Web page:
The opening seconds of this album are so nostalgic to listen to. “Red squirrel in the morning, red squirrel in the evening, red squirrel in the morning, I’m coming to take you home.” Utter nonsense, but a truly memorable opener to this, one of the most stunning debut albums ever recorded (in my humble opinion, obviously).

Let’s first up talk about why I decided to write about this for my Off the Shelf mini-series, where I write about albums (cool or uncool, well-known or obscure) in the time it takes to listen to them. I didn’t discover some of the great folk singers from the ‘60s and ‘70s until my mid-teens because I was listening to this Fleet Foxes album on repeat. The album was released in 2008 (when I was 12! how terrible it is to be 12 years old!), the same year my dad took me to see the band at Cambridge Junction, a tiny and intimate venue where we stood a metre or so from the band’s psuedo-shy-turned-Instagram-king frontman, Robin Pecknold. The experience of being at that gig was like nothing I’d ever experienced (and have not experienced since).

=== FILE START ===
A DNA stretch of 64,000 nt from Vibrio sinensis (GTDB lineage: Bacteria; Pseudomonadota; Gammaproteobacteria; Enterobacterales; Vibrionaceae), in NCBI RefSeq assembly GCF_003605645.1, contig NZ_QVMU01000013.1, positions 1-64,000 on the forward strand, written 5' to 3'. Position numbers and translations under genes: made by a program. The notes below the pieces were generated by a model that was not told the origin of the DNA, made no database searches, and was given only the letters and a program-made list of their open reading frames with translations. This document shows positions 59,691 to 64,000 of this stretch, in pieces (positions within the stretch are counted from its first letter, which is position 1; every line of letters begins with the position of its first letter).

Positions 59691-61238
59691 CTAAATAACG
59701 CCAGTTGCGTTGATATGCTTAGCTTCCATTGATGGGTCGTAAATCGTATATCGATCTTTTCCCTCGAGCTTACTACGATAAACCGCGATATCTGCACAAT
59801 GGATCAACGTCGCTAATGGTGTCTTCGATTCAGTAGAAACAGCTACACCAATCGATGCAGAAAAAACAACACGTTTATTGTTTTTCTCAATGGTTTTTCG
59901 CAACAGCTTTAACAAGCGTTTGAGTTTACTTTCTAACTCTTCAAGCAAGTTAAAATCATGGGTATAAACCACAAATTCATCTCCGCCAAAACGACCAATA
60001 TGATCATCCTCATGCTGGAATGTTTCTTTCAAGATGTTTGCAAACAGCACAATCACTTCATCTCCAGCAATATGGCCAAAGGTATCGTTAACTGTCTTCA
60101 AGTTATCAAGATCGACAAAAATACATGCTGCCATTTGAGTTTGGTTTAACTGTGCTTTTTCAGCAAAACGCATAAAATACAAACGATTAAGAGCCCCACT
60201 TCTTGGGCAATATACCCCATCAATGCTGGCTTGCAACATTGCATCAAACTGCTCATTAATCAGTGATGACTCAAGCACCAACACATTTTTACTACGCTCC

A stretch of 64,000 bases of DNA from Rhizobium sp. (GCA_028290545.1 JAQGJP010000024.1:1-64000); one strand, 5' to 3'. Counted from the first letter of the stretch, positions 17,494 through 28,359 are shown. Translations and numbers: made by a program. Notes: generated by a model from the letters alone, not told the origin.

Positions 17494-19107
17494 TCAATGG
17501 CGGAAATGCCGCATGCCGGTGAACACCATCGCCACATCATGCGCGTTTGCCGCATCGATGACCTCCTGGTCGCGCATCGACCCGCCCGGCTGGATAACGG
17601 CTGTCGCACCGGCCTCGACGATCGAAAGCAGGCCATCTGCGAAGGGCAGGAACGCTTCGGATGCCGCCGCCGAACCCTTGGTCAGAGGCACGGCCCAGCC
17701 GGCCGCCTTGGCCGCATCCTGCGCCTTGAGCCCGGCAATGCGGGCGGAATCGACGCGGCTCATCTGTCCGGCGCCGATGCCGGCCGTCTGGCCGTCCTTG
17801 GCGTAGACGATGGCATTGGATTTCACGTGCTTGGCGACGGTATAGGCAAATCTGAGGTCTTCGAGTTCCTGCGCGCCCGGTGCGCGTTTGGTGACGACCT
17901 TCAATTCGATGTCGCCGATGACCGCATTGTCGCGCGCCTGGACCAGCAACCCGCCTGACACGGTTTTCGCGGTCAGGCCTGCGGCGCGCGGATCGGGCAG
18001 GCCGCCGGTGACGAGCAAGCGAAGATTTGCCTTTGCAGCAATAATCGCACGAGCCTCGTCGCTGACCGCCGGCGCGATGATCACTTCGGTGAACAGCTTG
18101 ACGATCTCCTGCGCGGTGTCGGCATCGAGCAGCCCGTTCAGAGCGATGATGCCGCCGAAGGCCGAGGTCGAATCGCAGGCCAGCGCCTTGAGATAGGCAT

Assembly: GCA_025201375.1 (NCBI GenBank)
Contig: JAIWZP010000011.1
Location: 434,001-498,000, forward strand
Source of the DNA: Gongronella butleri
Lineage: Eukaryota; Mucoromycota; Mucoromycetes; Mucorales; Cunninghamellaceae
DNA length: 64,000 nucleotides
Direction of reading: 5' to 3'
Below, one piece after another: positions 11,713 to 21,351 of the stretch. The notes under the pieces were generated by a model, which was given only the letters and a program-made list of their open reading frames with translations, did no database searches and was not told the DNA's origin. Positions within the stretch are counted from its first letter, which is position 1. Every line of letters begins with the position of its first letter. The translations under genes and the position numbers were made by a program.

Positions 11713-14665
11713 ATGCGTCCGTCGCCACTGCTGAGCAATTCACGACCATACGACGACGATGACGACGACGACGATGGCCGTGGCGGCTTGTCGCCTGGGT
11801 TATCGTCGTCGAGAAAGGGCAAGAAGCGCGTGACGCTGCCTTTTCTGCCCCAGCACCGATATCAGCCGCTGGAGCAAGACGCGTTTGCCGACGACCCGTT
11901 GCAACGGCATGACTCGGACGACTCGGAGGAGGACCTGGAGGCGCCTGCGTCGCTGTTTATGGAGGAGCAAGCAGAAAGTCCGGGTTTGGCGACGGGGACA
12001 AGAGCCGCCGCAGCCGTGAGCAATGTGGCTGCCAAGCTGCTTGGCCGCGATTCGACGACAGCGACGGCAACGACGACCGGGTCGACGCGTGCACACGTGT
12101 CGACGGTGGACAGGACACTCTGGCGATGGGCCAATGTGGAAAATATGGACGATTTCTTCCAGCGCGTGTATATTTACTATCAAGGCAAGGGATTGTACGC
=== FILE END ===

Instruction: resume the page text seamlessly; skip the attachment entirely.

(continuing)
On my dad’s recommendation, I’d listened to the album a few times before we went, and I really liked it. It’s complex but accessible, the harmonies are unbelievably pleasing to the ear (and immensely satisfying to the ex-cathedral chorister in me). The album was immediately comforting to hear; so wintry, so cosy (despite the fact it was released in June). The artwork (which must have really helped this album get noticed) is so perfectly apt for it. I didn’t know of Pieter Bruegel’s work before, but as a culture-hungry pre-teen I scoured Tumblr for more Bruegel afterwards. There’s a couple of Bruegel works in the National Gallery, and I remember one weekend stumbling upon them when I came to London for the day, all sulky and broke. “That’s my band!”, I thought, when I saw it. “The motherf***in’ Foxes!” Appropriating Renaissance paintings, like the Tabloid Art History Twitter account, but IRL.